Author Archives: jordand93

Ad Critique: The Sexist Swiffer

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Image Courtesy of Business Insider

This advertisement for a Swiffer mop offensively uses a powerful image of American feminism to sell a product associated with centuries of female oppression. Although the racist and patriarchal elements of Rosie the Riveter make her a problematic icon to begin with, Swiffer’s equation of housework productivity with female empowerment is contrary to current feminist goals. This advertisement is reminiscent of pre-second-wave feminism—a time in which technological improvements like the washing machine were viewed “as liberating, rather than as oppressive, agents.”[1]

In addition to misusing Rosie the Riveter, Swiffer also employs the common advertising tactic of the alluring female glance. This Rosie’s seductive glance portrays womanhood as sexual and compliant rather than direct and assertive, which negates her authoritative arm-cross. This ad is also unrealistic. The actor’s appearance is significantly modified by makeup and editing, and the kitchen undoubtedly belongs to an upper-middle class family, inaccurately representing Americans’ real economic conditions.

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Image Courtesy of Ad Forum (text refers to celebrating a quiet vacuum)

The possibility of a different advertising culture has been proven in Sweden, where “ads for cleaning products rarely feature women as homemakers.”[2] Below, is one such ad for a vacuum. While this image suggests Sweden may have an problem with race variability in its advertising, it notably does not portray an adult woman. This is representative of the gender-neutral shared housework responsibilities existent in Swedish families.

Although there are significant differences in the racial, economic, and governmental conditions between the US and Sweden, this ad provides hope for alternatives. Perhaps nonsexist American advertising will only appear widely when an expansion of the social welfare system in the US creates more support for families. Until then, American consumers should demand advertising changes from the companies they buy from through investment strategy and product boycotts.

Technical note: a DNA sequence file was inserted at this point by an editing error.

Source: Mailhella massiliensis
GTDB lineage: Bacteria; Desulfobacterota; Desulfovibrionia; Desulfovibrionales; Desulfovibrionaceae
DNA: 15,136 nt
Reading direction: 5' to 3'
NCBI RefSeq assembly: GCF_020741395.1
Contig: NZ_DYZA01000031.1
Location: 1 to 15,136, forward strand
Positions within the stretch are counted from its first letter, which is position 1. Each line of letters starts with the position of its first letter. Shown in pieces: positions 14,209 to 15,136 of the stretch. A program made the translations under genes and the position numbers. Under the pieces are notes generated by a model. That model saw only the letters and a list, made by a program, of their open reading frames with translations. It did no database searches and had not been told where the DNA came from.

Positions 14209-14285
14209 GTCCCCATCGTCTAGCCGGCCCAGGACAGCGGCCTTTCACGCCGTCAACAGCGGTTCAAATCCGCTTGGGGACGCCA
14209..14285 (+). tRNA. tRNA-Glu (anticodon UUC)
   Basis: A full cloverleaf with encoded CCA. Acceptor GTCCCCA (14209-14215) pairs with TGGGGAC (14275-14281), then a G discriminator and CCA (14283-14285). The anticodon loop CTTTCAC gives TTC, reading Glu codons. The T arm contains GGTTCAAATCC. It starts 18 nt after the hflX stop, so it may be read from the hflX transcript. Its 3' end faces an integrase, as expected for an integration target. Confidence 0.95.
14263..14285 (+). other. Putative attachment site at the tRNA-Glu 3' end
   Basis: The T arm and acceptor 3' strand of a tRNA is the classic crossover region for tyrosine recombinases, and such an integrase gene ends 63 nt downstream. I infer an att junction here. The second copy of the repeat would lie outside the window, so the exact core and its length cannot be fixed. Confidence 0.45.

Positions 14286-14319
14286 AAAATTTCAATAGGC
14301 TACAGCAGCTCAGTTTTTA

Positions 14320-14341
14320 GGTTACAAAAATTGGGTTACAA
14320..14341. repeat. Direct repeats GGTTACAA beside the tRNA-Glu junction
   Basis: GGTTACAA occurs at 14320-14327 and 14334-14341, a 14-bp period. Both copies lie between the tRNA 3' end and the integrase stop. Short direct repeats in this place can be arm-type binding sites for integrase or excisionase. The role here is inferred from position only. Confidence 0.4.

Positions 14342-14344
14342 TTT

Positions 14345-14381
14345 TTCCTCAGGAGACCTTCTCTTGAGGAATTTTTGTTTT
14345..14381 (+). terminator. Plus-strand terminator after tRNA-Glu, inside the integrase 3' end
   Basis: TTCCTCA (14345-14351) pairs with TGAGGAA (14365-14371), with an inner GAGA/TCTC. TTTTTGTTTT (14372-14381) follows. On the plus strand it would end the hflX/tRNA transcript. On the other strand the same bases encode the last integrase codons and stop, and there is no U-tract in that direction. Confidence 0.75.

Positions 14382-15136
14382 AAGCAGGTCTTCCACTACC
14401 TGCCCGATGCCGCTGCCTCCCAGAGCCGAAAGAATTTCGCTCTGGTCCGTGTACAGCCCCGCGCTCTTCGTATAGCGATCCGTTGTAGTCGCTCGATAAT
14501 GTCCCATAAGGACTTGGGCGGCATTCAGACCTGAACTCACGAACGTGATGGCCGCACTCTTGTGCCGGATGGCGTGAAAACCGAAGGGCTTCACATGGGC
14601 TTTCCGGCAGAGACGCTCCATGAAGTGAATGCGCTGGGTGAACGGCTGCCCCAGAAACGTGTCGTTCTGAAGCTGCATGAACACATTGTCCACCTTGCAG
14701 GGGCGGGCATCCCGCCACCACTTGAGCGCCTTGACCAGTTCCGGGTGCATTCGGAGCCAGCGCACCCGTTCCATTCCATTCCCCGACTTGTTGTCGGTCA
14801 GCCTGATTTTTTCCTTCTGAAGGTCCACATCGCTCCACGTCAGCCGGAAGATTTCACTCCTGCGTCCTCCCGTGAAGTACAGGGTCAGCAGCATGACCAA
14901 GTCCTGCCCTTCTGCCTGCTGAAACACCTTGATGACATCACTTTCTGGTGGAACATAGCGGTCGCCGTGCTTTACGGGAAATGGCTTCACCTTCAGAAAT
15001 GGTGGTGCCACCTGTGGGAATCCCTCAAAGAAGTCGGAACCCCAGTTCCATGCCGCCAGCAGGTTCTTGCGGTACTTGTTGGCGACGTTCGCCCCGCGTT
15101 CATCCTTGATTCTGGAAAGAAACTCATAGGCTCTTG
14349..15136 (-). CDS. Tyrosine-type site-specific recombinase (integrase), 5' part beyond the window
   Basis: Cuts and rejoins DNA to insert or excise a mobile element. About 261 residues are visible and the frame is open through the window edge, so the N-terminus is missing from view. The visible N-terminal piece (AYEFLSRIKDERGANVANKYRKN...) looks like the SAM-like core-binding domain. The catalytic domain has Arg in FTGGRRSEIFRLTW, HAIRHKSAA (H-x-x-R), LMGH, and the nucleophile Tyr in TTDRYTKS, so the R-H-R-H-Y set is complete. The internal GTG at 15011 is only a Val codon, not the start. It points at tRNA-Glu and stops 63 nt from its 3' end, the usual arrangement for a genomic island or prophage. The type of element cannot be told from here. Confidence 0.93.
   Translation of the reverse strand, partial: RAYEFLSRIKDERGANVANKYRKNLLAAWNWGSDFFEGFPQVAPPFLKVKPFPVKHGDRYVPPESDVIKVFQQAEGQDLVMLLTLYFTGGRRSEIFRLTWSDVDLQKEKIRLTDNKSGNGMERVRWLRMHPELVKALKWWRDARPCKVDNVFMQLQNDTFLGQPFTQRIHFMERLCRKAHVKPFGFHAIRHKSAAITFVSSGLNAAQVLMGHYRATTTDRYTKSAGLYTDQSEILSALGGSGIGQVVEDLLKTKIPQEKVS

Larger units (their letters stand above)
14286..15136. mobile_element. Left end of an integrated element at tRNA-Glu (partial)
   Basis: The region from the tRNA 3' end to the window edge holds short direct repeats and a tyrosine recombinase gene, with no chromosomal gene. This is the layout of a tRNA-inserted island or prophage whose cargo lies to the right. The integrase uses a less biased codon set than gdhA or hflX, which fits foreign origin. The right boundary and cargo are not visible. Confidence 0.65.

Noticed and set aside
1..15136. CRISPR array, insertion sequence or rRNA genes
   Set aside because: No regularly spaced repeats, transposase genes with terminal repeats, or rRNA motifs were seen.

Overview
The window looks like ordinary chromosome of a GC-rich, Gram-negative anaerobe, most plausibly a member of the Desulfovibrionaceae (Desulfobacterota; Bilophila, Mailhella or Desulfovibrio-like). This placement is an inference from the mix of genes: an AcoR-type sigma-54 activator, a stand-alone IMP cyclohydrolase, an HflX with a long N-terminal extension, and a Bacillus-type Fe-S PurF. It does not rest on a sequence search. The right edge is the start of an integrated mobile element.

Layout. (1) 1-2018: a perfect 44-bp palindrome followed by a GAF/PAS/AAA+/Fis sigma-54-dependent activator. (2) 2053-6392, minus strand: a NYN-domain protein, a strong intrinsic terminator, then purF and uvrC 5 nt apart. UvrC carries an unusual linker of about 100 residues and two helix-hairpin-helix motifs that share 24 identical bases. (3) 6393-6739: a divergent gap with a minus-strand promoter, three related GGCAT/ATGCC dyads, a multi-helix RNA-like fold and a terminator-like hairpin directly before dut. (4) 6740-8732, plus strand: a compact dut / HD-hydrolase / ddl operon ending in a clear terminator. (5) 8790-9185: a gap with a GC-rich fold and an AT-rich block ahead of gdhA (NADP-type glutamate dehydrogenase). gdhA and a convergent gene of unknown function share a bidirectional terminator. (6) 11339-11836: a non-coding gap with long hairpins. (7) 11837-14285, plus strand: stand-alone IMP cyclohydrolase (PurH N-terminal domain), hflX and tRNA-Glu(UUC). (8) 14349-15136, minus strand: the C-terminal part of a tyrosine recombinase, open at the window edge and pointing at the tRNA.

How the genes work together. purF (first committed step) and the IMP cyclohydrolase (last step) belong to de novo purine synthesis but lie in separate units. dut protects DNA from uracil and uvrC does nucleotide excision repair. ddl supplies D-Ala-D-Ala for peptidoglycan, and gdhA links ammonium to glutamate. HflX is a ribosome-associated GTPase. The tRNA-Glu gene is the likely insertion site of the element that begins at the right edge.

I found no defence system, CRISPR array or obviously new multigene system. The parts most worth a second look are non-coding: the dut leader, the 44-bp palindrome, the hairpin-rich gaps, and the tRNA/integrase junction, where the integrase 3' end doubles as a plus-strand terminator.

[1] Ruth Schwartz Cowan, “Household Technology and Household Work between 1900 and 1940,” in More Work for Mother: The Ironies of Household Technology from the Open Hearth to the Microwave (New York: Basic Books, 1983), 191.

[2] Lisa Belkin, “When Mom and Dad Share It All,” NYTimes Magazine, June 15, 2008, 4, accessed November 25, 2013, http://www.nytimes.com/2008/06/15/magazine/15parenting-t.html?pagewanted=all&_r=0.

Big Question: What is motherhood?

As our understanding of gender evolves we must ask, “What defines motherhood?” Until the mid-twentieth century, motherhood was generally confined to reproduction, childcare, and housework. [1],[2] Despite many decades of change, this traditional understanding of motherhood remains the basis of our social knowledge. Nonetheless, with the groundwork done by previous waves of feminism, today’s mothers are challenging traditional feminine motherhood unlike ever before.

With third-wave feminism’s reevaluation of femininity, mothers are uniquely challenging the presumed responsibilities of motherhood. Specifically, they are exploring different divisions of childcare and housework. Instead of accepting traditional motherhood responsibilities such as feeding and clothing, women are asking why they shouldn’t be the ones to mow the lawn. Moreover, many are noticing and demanding change in the unequal amount of time they spend (while working full time) on household chores and childcare compared to men.[3] Today’s women are increasingly focusing on inequalities in their family lives, meaning tomorrow’s mothers and fathers may approach the world from a different perspective.